Burn, Baby, Burn

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A Sommelier Sheds Light on the Best Wines for BBQ
by Courtney Cochran

Firing, roasting, and grilling are decidedly du rigueur during the summer months, but finding wines that work well with this tricky fare can be a challenge. Just as shining a spotlight on an actor onstage brings her features into focus for an audience, these cooking methods serve to concentrate the flavors of whatever's being cooked, necessitating a wine with both strength and personality to stand up to the food.

Read on for the low-down on some of the more common characteristics of flame-cooked fare and how to track down the perfect wines to pair with these traits.

Cooking Method
When pairing wines with foods that have been cooked over flames, it's important to consider the nature of the cooking method:

  • Grilling introduces flavors of char to a dish since it involves direct contact between the food and a grill. 
      Recommended wines
      Oaked Chardonnay (grilled fish) - Bordeaux reds, especially from appellations Pauillac
      and St. Estêphe(grilled meats) - Fumé Blanc (grilled vegetables)

  • Roasting, on the other hand, does not introduce these flavors since there's no contact between the food and grill; dishes that have been roasted, instead, tend to have strong savory flavors thanks to the protracted nature of the cooking method.
      Recommended wines
      Southern French reds, especially from appellations Côtes-du-Rhône Villages and      
      Châteauneuf du Pape (roasted meats including pork and chicken) - Syrah, especially
      from France's Côte-Rôtie and Australia's Barossa (roasted meats).

  • Firing, finally, introduces flavors to food often described as "blackened" as a result of the direct contact between flame and food.
      Recommended wines
      Pinot Gris, especially from France's Alsace (blackened fish and light meats) - Petite    
      Sirah, especially from California's Amador County (fired dark meats)


Sauce Stats
Another key consideration when pairing wines with flame-cooked fare is the kind of sauce (if any) that's been used in preparing the dish:

  • BBQ sauce is notoriously sweet, a result of the generous amount of sugar added to most commercial blends. This sweetness should be matched by a fruity sweetness in your wine (wines that are overly tannic or lacking in fresh fruit flavors will taste unappetizingly dry by comparison).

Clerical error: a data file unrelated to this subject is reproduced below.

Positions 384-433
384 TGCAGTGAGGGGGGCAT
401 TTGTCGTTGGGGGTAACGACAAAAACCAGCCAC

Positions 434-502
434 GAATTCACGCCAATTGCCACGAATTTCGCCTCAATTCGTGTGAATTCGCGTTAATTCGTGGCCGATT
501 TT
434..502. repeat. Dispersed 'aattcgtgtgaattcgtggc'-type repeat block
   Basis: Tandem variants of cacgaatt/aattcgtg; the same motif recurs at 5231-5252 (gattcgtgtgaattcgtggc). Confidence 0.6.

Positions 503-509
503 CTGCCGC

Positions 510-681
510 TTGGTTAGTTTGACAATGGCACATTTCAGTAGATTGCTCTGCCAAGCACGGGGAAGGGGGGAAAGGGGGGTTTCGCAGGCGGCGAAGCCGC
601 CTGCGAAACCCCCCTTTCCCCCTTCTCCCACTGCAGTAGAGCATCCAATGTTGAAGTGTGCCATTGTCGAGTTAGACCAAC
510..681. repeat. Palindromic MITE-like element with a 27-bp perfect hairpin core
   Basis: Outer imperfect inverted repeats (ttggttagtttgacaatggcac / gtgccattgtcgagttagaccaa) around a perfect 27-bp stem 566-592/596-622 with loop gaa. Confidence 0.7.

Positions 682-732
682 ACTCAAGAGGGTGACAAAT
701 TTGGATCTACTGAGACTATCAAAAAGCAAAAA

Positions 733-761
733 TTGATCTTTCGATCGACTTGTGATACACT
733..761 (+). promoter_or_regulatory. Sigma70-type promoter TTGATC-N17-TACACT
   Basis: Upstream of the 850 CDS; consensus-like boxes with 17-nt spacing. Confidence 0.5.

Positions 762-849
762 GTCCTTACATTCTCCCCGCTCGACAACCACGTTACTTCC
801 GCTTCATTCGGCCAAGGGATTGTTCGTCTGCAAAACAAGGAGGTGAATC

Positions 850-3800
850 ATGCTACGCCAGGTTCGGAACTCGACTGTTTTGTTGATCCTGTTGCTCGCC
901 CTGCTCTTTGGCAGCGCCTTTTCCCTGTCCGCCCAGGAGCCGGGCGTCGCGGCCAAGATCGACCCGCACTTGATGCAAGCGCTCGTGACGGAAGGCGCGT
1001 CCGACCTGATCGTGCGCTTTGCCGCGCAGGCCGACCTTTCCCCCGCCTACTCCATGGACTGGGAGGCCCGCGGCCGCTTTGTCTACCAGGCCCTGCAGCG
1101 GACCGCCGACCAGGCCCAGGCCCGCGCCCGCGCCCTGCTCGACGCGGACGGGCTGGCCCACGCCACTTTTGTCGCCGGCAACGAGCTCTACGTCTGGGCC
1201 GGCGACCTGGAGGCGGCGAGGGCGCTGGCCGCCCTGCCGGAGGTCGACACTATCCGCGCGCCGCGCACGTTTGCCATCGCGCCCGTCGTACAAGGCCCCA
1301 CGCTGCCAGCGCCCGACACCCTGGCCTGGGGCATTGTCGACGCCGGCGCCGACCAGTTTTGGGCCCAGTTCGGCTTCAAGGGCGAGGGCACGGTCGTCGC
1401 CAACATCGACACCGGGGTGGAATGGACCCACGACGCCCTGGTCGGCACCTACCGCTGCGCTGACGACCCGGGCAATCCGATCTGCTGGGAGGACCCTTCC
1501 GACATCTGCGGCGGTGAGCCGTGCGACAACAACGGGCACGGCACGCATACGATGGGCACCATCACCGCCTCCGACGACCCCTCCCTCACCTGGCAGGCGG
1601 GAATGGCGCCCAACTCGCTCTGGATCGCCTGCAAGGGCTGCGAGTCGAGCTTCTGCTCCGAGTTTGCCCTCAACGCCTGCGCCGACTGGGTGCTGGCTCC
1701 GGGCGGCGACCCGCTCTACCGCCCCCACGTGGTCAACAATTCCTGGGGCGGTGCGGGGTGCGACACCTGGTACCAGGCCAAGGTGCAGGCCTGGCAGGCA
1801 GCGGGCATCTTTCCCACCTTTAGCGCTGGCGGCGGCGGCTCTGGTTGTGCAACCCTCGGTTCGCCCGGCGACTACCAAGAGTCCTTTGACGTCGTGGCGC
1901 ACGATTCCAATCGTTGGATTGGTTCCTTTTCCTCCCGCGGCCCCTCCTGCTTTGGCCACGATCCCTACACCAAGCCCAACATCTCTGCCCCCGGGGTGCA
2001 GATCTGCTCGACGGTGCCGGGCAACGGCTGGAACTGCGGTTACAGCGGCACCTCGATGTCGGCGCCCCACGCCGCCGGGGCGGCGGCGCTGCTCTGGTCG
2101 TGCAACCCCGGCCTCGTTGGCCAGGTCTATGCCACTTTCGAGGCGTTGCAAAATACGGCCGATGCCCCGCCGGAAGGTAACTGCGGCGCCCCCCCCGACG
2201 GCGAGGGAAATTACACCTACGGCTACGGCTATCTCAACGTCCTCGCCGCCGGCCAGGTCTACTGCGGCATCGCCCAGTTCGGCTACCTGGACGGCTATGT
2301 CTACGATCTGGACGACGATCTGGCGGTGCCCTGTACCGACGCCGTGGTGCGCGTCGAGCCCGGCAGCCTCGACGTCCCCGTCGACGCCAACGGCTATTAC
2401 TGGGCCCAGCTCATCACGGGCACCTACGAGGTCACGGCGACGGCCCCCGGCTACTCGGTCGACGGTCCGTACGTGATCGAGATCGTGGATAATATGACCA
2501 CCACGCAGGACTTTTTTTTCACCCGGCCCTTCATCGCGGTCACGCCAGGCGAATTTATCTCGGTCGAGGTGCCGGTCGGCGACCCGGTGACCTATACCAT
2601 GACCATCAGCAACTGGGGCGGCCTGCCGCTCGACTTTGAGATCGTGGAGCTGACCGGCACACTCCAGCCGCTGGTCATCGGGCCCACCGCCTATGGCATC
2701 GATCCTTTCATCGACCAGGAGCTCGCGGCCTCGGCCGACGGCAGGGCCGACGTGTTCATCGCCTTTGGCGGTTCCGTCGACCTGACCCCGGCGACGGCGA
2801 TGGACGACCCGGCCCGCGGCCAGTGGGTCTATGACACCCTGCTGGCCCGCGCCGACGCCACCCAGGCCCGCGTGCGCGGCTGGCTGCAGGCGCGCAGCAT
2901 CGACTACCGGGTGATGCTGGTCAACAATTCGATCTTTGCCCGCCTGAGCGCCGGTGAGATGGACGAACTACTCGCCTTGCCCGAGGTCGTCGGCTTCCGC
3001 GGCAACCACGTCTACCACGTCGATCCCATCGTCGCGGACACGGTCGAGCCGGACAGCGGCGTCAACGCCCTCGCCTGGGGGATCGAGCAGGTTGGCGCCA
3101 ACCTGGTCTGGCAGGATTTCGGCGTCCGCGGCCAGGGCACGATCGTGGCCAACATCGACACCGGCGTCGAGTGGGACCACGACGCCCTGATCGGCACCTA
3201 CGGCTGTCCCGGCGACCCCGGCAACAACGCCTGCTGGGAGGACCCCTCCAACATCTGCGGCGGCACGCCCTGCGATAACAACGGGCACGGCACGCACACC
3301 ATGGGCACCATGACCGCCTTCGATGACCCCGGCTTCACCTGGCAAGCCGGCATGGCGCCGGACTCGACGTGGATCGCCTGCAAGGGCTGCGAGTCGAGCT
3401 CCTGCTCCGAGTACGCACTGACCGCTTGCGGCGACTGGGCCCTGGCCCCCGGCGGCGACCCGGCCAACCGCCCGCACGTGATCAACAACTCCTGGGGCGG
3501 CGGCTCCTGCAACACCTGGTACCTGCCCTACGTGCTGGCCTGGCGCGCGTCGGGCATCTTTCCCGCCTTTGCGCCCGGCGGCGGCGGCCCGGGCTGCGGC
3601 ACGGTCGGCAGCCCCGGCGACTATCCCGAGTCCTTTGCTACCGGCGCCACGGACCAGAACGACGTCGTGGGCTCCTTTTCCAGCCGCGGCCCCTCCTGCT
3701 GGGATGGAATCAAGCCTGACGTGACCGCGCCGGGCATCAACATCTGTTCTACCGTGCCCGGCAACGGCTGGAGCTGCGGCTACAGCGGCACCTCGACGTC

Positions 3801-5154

Recommended wines
      Fruity California Zinfandel, especially from Lodi, Chilean Merlot, and South African or
      Australian Shiraz (barbecued meats, including chicken and pork)

  • Pepper and herbs abound in "rubs" that are often applied to meat before it hits the grill. These translate directly to flavors found in the finished dish, and as such should be considered in your wine selection. Wines with peppery or herbal nuances work swimmingly in these instances; those without these notes are at risk of tasting overly fruity and one-dimensional.
      Recommended wines:
      Italian reds including Barbera and Brunello, Southern French reds and rosés, and
      mature Spanish reds from Rioja and Navarra (light and dark meats)

  • Fruit salsas and glazes are some of the trickiest accompaniments to wine. Often intensely sweet in nature, these require wines that are both fruity and low in tannin, since the latter tastes terrifically dry with sweet foods.
      Recommended wines:
      Riesling, especially Kabinett-level versions from Germany (light meats, fish, and
      chicken) - Gewurztraminer (fish and chicken) - French Beaujolais, made from the fruity,
      low-tannin Gamay grape (dark meats)

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